Stamford, CT -
United Rentals, Inc. (NYSE: URI) today announced financial results for the fourth quarter and full year 2017 (1).
Fourth Quarter 2017
For the fourth quarter of 2017, total revenue was $1.922 billion and rental revenue was $1.646 billion, compared with $1.523 billion and $1.298 billion, respectively, for the same period the prior year. On a GAAP basis, the company reported fourth quarter net income of $897 million, or $10.45 per diluted share, compared with $153 million, or $1.80 per diluted share, for the same period the prior year. The fourth quarter of 2017 includes a net income benefit estimated at $689 million, or $8.03 per diluted share, associated with the enactment of the Tax Cuts and Jobs Act of 2017 discussed below.
Adjusted EPS2 for the quarter was $11.37 per diluted share, compared with $2.67 for the same period the prior year. Excluding the estimated $8.03 per share benefit associated with the enacted tax reform discussed above, adjusted EPS for the fourth quarter of 2017 would have been $3.34. Adjusted EBITDA2 was $947 million and adjusted EBITDA margin was 49.3% for the quarter, compared with $749 million and 49.2%, respectively, for the same period the prior year.
Fourth Quarter Highlights
- Rental revenue3 increased 26.8% year-over-year. Within rental revenue, owned equipment rental revenue increased 26.5%, reflecting increases of 28.7% in the volume of equipment on rent and 1.1% in rental rates.
- Pro forma1 rental revenue increased 11.5% year-over-year, reflecting growth of 8.8% in the volume of equipment on rent and a 2.0% increase in rental rates.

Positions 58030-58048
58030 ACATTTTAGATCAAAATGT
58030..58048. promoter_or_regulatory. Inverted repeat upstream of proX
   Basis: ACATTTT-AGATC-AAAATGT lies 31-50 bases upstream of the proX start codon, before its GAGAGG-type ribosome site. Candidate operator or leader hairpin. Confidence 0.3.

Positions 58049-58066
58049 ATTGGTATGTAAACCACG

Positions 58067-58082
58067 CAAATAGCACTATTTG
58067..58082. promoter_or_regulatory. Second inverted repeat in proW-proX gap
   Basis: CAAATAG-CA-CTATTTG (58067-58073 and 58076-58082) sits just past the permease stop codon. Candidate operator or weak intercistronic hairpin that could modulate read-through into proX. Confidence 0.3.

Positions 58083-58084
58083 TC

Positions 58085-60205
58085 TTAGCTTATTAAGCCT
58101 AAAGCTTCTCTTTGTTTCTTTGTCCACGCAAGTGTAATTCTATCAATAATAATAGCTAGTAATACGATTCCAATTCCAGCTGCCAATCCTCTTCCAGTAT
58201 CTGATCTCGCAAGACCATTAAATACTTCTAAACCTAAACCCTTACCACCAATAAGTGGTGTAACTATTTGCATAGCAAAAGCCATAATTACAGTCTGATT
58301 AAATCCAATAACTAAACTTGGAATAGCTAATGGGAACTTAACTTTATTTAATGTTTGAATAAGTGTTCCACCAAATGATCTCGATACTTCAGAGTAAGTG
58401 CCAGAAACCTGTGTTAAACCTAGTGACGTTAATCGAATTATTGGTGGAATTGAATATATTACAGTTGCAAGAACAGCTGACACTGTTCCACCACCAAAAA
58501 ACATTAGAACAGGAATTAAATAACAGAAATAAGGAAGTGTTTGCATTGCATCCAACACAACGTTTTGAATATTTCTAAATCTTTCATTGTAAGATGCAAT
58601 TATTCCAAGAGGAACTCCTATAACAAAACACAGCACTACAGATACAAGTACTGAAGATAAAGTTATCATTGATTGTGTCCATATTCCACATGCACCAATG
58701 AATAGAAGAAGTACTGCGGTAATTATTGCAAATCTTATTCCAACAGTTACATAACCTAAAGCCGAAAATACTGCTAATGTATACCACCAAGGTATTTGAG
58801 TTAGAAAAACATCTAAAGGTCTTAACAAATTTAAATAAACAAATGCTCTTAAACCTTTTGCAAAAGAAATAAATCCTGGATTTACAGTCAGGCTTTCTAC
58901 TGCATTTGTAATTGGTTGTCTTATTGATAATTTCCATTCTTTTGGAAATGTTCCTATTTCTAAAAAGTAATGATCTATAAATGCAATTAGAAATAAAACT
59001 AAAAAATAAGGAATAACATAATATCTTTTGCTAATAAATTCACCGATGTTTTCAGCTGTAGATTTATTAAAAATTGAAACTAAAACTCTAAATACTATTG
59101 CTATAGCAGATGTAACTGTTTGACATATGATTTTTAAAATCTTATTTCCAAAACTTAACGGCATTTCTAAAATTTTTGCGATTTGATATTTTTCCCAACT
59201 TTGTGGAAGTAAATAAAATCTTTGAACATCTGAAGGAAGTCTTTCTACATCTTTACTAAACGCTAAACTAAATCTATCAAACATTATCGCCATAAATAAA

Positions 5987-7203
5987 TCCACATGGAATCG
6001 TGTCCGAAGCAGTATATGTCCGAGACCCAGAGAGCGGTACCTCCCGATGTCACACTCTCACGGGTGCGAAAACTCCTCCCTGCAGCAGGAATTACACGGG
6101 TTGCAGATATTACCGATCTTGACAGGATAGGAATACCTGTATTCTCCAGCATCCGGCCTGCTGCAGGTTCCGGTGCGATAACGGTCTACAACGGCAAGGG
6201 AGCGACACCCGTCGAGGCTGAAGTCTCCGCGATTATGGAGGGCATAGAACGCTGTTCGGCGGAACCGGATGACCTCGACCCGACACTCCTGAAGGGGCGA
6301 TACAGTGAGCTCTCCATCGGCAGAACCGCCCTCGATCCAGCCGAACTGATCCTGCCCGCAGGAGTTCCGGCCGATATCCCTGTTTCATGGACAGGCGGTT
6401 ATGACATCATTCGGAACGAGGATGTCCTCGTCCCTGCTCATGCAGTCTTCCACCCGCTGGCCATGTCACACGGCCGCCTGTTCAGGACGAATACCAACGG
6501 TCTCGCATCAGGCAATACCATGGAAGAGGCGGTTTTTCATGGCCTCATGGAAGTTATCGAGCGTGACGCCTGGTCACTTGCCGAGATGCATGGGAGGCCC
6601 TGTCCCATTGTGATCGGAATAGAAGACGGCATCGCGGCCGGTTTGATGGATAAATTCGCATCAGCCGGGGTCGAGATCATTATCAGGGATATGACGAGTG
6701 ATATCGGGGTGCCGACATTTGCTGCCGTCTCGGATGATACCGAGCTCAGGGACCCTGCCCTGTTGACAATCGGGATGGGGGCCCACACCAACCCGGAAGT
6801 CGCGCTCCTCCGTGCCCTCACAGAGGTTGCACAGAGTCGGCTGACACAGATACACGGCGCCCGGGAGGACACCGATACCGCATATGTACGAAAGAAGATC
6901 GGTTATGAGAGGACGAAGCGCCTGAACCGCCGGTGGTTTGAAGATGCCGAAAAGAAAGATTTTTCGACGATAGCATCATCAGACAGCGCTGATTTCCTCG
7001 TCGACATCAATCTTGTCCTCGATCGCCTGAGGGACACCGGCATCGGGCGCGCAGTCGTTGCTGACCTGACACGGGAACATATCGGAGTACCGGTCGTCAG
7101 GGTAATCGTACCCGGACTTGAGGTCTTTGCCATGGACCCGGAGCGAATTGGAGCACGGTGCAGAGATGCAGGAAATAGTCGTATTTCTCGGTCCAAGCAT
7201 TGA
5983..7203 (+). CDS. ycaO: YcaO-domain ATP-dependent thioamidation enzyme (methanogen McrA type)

- Time utilization increased 70 basis points year-over-year to 70.0%. On a pro forma basis, time utilization increased 100 basis points year-over-year.
- The company’s Trench, Power and Pump specialty segment's rental revenue increased by 38.7% year-over-year, primarily on a same store basis, while the segment’s rental gross margin improved by 230 basis points to 47.5%.
- The company generated $172 million of proceeds from used equipment sales at a GAAP gross margin of 39.0% and an adjusted gross margin of 57.6%, compared with $135 million of proceeds at a GAAP gross margin of 43.0% and an adjusted gross margin of 49.6% for the prior year. The year-over-year increase in adjusted gross margin primarily reflects the impact of selling NES and Neff equipment.4
- The company completed the acquisitions of NES Rentals Holdings II, Inc. (“NES ”) and Neff Corporation ("Neff") in April 2017 and October 2017, respectively. NES and Neff are included in the company's results subsequent to the acquisition dates. Pro forma results reflect the combination of United Rentals, NES and Neff for all periods presented.
- Adjusted EPS (earnings per share) and adjusted EBITDA (earnings before interest, taxes, depreciation and amortization) are non-GAAP measures that exclude the impact of the items noted in the tables below. See the tables below for amounts and reconciliations to the most comparable GAAP measures. Adjusted EBITDA margin represents adjusted EBITDA divided by total revenue.